Pauline Kael had a very good line about how one of the things movie criticism taught you was the way some relationships split apart, finally, when the two of you go to a movie and discover how different you are. Somewhere or other, she said she didn't think she could love anyone who didn't love "McCabe & Mrs. Miller." Well, you may change the name of the movie, but I think we all know what she meant.
Except that I wouldn't have given anyone a romantic chance in hell with Pauline at the movies. Nor, for that matter, would I advise ever having a date with a film critic -- not if it meant sitting in the dark side by side. As it happens, I did sit next to Pauline once in that dark. It was in a Manhattan screening room, and the occasion was Brian De Palma's "The Fury," a picture starring Kirk Douglas, Amy Irving and John Cassavetes. It exists, trust me.
The seat beside me was occupied only at the last moment, after the lights had gone down, by a diminutive woman who made some fuss getting settled and finding her notebook. Well, 15 or so minutes later, I was nudged out of De Palma's film (this was not too difficult) by a sound coming from somewhere next to me. It was scratchy and raspy, but there were little sighs and moans accompanying it. You may find this allusion fanciful, but it was rather like sitting next to Beatrix Potter's Mrs. Tiggywinkle as she beat the little garments of her laundry.
Pauline (for it was she) was writing up a storm in the dark, with a sharp pencil on the notebook pages. That was the rasping. I watched in wonder as her head bobbed up from the page to the screen, and back again, too intent to miss anything, and apparently writing down not just the dialogue but a kind of running shooting script. And the noises she was making -- the tiny hedgehog squeaks and raptures -- were part of a nearly writhing rapport with the film up there on the screen. She was in love with it. She was, nearly, making love to it.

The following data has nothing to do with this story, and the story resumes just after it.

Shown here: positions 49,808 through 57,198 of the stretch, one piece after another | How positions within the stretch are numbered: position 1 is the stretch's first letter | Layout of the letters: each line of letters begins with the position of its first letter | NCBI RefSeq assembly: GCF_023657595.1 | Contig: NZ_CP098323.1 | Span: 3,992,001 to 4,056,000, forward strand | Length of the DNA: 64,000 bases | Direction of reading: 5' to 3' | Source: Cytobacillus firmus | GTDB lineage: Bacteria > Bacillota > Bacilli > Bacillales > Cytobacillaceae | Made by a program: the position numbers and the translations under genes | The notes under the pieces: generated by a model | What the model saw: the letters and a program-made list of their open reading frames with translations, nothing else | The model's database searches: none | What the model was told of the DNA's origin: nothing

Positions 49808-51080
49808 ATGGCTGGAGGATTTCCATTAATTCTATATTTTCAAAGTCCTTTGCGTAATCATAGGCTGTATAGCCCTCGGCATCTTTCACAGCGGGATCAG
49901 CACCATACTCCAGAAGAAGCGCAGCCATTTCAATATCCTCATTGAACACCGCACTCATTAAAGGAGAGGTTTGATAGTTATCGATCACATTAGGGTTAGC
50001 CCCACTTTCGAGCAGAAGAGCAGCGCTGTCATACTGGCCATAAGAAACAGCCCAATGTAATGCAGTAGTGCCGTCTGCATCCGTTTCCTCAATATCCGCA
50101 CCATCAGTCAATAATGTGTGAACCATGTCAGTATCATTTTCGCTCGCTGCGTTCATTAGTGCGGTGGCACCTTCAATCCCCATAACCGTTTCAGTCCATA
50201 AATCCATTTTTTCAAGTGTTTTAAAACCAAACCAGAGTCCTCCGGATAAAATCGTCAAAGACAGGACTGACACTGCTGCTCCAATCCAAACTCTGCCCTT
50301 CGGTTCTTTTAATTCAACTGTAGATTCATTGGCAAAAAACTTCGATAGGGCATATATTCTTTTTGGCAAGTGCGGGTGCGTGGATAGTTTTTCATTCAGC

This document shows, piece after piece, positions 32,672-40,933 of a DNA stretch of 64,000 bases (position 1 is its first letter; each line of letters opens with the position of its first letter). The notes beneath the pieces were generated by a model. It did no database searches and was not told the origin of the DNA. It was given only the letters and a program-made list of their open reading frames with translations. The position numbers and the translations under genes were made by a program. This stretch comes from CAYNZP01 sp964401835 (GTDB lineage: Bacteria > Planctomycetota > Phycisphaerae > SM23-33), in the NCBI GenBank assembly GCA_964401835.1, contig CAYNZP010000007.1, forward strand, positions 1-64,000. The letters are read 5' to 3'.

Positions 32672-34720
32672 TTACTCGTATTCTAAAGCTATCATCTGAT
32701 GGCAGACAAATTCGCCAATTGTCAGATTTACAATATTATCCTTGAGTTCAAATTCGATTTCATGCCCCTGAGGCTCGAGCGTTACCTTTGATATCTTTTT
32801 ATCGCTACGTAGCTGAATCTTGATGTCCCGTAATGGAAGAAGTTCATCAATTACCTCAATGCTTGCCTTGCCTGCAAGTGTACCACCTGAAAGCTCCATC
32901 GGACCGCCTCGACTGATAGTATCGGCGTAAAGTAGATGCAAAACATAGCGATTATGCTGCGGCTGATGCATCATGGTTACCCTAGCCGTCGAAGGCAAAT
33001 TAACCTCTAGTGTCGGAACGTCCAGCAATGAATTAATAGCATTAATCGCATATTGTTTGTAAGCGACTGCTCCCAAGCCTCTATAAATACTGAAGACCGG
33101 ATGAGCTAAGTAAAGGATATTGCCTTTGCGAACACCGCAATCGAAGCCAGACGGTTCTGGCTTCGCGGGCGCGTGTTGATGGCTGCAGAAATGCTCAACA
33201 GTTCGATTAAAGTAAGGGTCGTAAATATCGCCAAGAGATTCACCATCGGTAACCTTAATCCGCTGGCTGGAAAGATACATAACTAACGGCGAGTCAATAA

You may have heard that Ms. Kael had the policy of seeing a film once only. She reckoned that it was an art founded in first impressions, and -- at its best -- a kind of ecstatic participation in and with the film. (You can see how holding hands with that dame was only going to get in the way.) Maybe she sneaked back occasionally, if she really loved a picture. On the whole, however, I think she was as good as her strict word. That she could then write in fine detail about the picture was a tribute to how open her senses were and how rapacious her note taking. But most people who've tried will tell you that taking notes on a movie is a very good way of losing contact with it.
Pauline's great affair was with the movies. She had tried men, many times, and found them wanting. But I think she came into her own when she developed the ability to feel and convey the erotic pulse of a movie -- and not just movies like "Barbarella," about "sexy" things. For Pauline, sitting in the dark and letting the furnace light fall on you was sexy. She was turned on. She needed to be to write well. It was a kind of controlled drunkenness, and in the late '60s and '70s, at least, she found enough readers who felt the same passion. That's why her books (the collections of reviews) had sexual titles: "I Lost It at the Movies," "Kiss Kiss, Bang Bang" and so on.
That's what I loved most about her. But our relationship didn't click. I thought "The Fury" was spectacular nonsense. History may be on my side, but that doesn't really matter. Pauline was putting out for De Palma because she believed in him.
Still, as the lights came up, I couldn't resist saying, "I can't wait to read your review."
"Didn't you like it?" she asked, less in dismay than incredulity.
I admitted not (I felt like a father telling his daughter the guy's a jerk), and our friendship died there. But I kept her example in my head, and I've never forgotten the sound of that sharp pencil slashing at paper. For me, that was The Fury.